Updated: Mar 18, 2022
As we wrapped up 2020, I noticed a pattern across my clients, regardless of their size. From the largest global companies to my solopreneur and startup clients, almost everyone was talking about how they could keep the good things that have come from the COVID-19 pandemic and carry them into 2021.
Good things?! From COVID?! Actually, yes. While the pandemic wreaked havoc in so many ways, it also showed my clients what they were capable of—things they often didn’t realize were possible. Suddenly, massively complex multinational organizations had to operate like startups, throwing out the typical processes and getting things done fast to serve their customers with essential services during a scary time. Companies with historically long content approval processes were communicating in near real-time to keep employees and other stakeholders updated. The list goes on!
And while I don’t have a single client who would choose to relive the chaos and uncertainty of the past year, they all want to preserve some of the new ways of operating, collaborating and communicating. Here are my tips for how companies of all sizes can communicate more effectively in 2021, based on our collective learnings from 2020:
Appreciate our interconnectedness. COVID-19 and its ripple effects gave new meaning to the concept of stakeholder management. Business shifts and changing dynamics affected my clients’ stakeholders in often unpredicted ways. When communicating in 2021, make sure you’re taking the time to identify all the groups affected by a particular development and how they’re connected. Then determine who needs to know first and plot out the rest of the communications cadence to make sure the people who need to know feel included—and strengthen relationships.
For example, if your company plans to close an office building because it’s embracing work-from-home permanently, notify the leaders in that building first, then employees within that building, and then all company employees. After all impacted internal stakeholders know, share the news with local clients or vendors who frequented that location and finally local media (as necessary). Doing things out of order could create confusion or surprise, eroding key relationships.
Move swiftly. When things are uncertain, stakeholders need information—not perfect information. Wherever possible, preserve the shrunk-down approval processes developed during the pandemic, enabling communication to flow to key audiences much faster. Tell them what you know when you know it, and how you’ll keep them updated as you know more. Then, determine who truly needs to review and approve a message before it goes out, and set clear expectations for a quick review. If you set a new expectation for speedy communication during COVID-19, your key audiences will expect you to stick to it in the new normal.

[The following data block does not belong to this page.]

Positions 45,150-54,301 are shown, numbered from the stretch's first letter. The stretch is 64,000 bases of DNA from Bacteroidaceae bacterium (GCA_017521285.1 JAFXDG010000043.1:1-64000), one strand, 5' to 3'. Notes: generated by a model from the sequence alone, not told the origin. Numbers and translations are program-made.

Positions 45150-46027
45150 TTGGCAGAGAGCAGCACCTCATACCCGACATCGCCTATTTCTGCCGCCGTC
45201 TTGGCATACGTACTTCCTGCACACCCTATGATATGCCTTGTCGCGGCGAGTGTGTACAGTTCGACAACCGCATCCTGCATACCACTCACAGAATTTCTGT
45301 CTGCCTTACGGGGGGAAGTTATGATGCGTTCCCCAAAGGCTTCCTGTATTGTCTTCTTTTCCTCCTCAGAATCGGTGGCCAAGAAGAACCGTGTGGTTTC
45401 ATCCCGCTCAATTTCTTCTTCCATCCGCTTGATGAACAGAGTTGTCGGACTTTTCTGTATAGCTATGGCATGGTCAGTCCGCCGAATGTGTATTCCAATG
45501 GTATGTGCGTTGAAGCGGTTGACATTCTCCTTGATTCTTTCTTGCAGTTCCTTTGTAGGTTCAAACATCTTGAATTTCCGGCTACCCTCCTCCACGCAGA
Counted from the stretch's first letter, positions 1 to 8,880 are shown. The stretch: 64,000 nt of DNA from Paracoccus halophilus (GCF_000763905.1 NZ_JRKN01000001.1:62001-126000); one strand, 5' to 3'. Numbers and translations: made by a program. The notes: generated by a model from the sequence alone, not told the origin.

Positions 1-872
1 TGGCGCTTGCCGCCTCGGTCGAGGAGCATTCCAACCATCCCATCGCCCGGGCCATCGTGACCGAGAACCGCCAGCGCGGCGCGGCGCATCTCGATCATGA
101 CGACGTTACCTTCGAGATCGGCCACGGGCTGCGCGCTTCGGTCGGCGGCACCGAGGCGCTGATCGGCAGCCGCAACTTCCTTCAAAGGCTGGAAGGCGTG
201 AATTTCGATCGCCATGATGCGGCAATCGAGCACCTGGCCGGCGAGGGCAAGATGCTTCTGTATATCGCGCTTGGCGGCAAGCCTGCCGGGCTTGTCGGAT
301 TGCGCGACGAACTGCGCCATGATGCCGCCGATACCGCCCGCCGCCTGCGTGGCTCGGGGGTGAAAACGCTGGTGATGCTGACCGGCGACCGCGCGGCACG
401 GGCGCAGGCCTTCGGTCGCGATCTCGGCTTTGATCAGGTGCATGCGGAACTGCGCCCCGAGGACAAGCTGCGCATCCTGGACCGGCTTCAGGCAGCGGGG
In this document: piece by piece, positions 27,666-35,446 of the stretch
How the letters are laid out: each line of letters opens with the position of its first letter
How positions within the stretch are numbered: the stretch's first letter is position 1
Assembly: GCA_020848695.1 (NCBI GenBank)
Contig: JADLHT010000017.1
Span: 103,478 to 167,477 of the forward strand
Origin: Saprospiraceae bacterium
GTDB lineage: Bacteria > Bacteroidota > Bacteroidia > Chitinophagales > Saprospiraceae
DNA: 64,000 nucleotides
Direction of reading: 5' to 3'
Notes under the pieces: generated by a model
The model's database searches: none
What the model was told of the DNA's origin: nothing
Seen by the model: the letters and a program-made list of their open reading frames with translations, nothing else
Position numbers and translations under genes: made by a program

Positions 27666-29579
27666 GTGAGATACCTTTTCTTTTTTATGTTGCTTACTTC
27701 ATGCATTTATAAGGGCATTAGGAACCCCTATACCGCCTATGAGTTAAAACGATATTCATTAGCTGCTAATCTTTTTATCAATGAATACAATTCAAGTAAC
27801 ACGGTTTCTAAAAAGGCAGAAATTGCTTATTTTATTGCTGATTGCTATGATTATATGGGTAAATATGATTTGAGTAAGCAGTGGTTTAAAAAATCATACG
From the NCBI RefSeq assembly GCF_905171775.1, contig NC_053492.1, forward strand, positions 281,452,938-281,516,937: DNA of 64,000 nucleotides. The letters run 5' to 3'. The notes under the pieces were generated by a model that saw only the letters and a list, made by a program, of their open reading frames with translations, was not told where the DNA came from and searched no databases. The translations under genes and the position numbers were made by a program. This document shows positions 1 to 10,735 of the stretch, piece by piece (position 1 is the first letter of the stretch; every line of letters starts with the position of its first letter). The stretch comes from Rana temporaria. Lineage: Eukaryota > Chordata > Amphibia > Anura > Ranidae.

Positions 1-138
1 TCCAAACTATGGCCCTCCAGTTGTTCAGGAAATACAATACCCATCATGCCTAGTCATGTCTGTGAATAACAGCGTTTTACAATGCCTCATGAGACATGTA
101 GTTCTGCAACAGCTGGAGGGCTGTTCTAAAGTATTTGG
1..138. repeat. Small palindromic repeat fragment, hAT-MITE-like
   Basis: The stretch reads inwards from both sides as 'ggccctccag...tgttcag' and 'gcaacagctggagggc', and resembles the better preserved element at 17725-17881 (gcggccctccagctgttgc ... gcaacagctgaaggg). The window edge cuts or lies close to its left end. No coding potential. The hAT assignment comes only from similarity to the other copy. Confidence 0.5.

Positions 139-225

Be consistent. The stakes were high in 2020, and the best companies ensured their leaders were equipped to show a consistent face to key audiences—both internally and externally. Be sure you continue to provide leaders with speaking points and other tools that help them speak with one voice about important news or developments. They’re your primary communicators and need to be treated as such.
Really, really listen. Many companies think they listen to stakeholders well because they monitor social media mentions or enable employees to comment on intranet articles. But are you taking the time to look for patterns in stakeholder feedback, or to get at the root cause of what you’re hearing? You may think you understand the concerns of your audience more than you actually do. Take the time to carefully consider what they’re telling you in existing feedback channels. And if you’re not collecting feedback, start asking for it now.
Remember, we’re all human. Pets blocking the camera. Kids making faces in the background. Spouses talking loudly offscreen. We’ve experienced all of this and more in our (largely on-camera) work this past year. As a communicator, I couldn’t love it more! Why? Because it reminds us that we’re all human beings, doing the best we can in a truly wild time. Those human beings are who we’re trying to communicate with, and they have more stressors—and more demands on their time and attention—than ever before. If you’re not already using conversational language in your communication, start doing it now. Celebrate your clients and employees. Thank your team for all they do. Ask them how they’re really doing. That’s the kind of communication they’ll remember.